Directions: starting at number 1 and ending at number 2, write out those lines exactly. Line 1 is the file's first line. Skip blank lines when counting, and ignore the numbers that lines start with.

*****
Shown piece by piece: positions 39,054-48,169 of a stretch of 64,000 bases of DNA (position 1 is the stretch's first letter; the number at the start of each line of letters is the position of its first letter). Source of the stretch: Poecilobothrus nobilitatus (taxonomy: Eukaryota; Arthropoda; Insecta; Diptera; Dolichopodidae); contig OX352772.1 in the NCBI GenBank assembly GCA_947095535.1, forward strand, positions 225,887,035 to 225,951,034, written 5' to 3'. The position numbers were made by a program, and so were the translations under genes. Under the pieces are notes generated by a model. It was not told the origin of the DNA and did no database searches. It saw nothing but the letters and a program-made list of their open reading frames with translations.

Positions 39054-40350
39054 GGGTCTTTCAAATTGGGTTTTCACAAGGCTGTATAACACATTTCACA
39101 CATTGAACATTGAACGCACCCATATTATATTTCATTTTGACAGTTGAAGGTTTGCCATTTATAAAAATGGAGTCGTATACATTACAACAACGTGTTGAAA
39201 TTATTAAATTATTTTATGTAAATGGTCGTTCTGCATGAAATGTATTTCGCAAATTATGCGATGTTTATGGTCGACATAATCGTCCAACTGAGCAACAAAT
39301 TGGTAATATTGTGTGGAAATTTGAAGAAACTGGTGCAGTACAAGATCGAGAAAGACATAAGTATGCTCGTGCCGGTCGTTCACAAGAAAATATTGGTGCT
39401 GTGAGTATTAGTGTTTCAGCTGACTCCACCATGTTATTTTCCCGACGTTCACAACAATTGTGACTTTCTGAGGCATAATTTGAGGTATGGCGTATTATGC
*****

Shown piece by piece: positions 39,054-48,169 of a stretch of 64,000 bases of DNA (position 1 is the stretch's first letter; the number at the start of each line of letters is the position of its first letter). Source of the stretch: Poecilobothrus nobilitatus (taxonomy: Eukaryota; Arthropoda; Insecta; Diptera; Dolichopodidae); contig OX352772.1 in the NCBI GenBank assembly GCA_947095535.1, forward strand, positions 225,887,035 to 225,951,034, written 5' to 3'. The position numbers were made by a program, and so were the translations under genes. Under the pieces are notes generated by a model. It was not told the origin of the DNA and did no database searches. It saw nothing but the letters and a program-made list of their open reading frames with translations.

Positions 39054-40350